Posted in General, Industry News, Mobile News, News
Chemistry World has recently reported on a study into the effectiveness of the allocation of grant money to the scientific community.
The study, conducted by David Currie and Jean-Michel Fortin, biologists at the University of Ottawa, Canada, found that a series of smaller grants to a wider variety of people and institutions is more conducive to effective and meaningful research than large grants to the ‘elite’ in the scientific community. The conclusions of Currie and Fortin indicate that an increased monetary grant does not increase productivity.
Highly cited studies are seemingly unaffected by the level of funding received. The impact generally comes down to the quality of the researchers, regardless of career stage. Some more experienced scientists could have larger grants but less time to perform studies due to other commitments, such as teaching, and so cannot fully use the grant money. It would therefore be better to disseminate the money to a wider variety of researchers so that more diverse research could be performed.
Essentially, the money from grants is better used to improve the scientific community as a whole, rather than for the benefit a few specific areas of research. By funding the elite institutions, it is probably that the vitality and variety of scientific thought will be significantly dulled.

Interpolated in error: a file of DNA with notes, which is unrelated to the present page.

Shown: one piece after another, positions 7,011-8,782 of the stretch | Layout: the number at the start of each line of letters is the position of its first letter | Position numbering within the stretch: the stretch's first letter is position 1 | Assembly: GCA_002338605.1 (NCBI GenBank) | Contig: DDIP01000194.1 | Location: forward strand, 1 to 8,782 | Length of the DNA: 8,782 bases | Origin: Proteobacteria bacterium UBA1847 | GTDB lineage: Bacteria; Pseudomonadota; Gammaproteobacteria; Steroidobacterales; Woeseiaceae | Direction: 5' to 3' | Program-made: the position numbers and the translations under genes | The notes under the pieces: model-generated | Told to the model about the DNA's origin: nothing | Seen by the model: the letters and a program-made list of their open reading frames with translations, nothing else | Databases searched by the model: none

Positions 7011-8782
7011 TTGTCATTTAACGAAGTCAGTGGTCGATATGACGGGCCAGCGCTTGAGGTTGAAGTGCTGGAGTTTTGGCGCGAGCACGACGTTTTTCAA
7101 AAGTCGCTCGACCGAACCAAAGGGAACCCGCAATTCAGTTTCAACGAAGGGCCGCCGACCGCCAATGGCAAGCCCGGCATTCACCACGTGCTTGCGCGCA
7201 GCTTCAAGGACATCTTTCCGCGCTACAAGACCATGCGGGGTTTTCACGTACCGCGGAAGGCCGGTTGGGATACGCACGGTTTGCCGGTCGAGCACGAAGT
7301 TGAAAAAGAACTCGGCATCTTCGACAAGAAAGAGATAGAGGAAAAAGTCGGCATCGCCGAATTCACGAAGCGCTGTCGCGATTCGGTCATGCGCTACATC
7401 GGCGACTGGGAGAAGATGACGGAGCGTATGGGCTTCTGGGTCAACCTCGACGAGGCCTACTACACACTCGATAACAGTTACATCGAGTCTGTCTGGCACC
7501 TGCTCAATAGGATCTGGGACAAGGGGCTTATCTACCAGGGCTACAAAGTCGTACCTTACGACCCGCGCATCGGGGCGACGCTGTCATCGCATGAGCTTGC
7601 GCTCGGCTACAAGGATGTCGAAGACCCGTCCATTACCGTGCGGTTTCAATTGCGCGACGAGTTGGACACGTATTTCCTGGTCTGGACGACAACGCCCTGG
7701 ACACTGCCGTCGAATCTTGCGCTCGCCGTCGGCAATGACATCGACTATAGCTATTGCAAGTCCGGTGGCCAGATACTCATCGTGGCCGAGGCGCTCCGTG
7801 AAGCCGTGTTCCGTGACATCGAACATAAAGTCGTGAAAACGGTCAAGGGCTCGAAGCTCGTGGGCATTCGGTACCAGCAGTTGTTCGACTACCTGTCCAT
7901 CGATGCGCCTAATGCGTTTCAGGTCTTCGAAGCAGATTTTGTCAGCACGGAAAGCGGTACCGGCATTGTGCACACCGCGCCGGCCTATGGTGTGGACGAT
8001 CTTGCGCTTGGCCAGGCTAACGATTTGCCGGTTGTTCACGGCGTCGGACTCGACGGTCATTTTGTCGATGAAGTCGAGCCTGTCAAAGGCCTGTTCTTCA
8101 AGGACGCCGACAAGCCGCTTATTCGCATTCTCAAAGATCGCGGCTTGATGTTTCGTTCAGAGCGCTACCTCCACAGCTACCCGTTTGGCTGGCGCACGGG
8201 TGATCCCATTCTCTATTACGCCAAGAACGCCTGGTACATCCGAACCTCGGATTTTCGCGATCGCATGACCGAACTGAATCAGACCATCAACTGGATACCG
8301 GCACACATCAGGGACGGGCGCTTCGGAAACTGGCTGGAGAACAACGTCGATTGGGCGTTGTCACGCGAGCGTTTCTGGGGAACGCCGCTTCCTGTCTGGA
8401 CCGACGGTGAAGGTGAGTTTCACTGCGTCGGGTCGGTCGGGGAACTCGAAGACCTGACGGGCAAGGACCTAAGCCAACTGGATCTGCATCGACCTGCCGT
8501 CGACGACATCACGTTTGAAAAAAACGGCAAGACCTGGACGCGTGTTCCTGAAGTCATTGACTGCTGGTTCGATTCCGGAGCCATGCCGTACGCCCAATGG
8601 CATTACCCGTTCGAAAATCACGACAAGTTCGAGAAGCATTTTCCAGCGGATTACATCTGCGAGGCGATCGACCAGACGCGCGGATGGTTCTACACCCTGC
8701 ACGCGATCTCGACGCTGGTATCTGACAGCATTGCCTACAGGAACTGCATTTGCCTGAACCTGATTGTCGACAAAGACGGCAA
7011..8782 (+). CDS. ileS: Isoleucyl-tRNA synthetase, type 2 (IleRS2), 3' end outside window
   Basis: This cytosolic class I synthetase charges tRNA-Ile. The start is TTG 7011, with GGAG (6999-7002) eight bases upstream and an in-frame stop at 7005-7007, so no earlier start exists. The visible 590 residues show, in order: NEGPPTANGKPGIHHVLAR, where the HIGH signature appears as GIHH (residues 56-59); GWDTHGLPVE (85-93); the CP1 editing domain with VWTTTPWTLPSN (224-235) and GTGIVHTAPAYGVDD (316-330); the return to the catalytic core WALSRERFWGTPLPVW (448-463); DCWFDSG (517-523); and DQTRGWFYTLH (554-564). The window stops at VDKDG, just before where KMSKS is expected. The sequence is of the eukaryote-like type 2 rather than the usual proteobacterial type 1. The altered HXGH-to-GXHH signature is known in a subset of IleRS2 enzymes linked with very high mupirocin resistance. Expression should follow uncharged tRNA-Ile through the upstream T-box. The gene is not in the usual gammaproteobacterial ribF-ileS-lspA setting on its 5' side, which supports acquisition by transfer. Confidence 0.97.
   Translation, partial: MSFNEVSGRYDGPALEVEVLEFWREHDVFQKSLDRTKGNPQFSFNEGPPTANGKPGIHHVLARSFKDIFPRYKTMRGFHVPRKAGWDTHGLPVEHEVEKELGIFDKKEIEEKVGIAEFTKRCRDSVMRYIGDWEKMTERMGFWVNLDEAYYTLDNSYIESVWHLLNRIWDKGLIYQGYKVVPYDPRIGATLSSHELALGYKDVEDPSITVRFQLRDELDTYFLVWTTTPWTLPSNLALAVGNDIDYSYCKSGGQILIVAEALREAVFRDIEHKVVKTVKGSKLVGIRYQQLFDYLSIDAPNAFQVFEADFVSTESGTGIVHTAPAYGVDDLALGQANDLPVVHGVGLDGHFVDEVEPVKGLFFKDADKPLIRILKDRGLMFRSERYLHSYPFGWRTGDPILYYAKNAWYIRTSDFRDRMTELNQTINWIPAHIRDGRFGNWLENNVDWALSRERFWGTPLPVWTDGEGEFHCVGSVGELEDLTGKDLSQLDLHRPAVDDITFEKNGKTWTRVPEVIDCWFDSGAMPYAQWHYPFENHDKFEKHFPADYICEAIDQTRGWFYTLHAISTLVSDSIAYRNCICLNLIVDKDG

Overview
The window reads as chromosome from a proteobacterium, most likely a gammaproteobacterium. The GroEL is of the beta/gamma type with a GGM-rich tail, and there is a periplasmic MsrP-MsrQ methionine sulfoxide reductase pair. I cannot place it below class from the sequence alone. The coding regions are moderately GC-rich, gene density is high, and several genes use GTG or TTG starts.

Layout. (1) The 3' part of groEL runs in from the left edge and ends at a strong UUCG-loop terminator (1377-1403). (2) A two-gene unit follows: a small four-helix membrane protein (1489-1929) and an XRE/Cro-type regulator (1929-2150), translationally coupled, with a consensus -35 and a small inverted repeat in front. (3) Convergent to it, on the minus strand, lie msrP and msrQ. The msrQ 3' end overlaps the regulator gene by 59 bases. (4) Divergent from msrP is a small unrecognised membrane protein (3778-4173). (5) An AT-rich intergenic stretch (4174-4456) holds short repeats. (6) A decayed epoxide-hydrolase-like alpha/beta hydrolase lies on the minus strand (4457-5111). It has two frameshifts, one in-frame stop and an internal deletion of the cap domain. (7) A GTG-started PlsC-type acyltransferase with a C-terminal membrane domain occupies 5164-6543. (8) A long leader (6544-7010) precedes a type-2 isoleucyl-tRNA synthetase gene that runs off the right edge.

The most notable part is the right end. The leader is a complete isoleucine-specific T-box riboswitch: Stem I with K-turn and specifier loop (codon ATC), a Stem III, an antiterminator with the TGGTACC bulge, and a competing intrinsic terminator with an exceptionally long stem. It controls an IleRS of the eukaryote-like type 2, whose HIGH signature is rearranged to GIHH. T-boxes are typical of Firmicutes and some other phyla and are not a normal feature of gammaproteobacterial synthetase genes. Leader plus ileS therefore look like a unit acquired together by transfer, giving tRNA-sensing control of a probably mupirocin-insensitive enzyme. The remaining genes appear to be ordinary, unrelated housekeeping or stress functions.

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Posted in General, News
As announced by First Minister Alex Salmond, the University of Aberdeen is to receive £2.6m of funding which is set to create dozens of life science jobs in Aberdeen.
The money will come from the European Regional Development Fund and will be used to fund a new life sciences business project. This project is set to create 69 life science jobs in Aberdeen.
The funding is part of a £9.3m imitative across Scotland which is expected to create 740 jobs. Mr Salmond said: “Scotland continues to make an immense contribution to shaping the modern world through innovation and this £2.6m investment in the University of Aberdeen’s new £5.8m life science facility will support the area’s expanding life sciences industry.”
Prof Stephen Logan, senior vice-principal for the University of Aberdeen, said: “Funding for the building is further evidence of the region’s growing reputation as a centre of excellence for life sciences.”
Other universities that will receive funding will include Napier University in Edinburgh and the University of Strathclyde.
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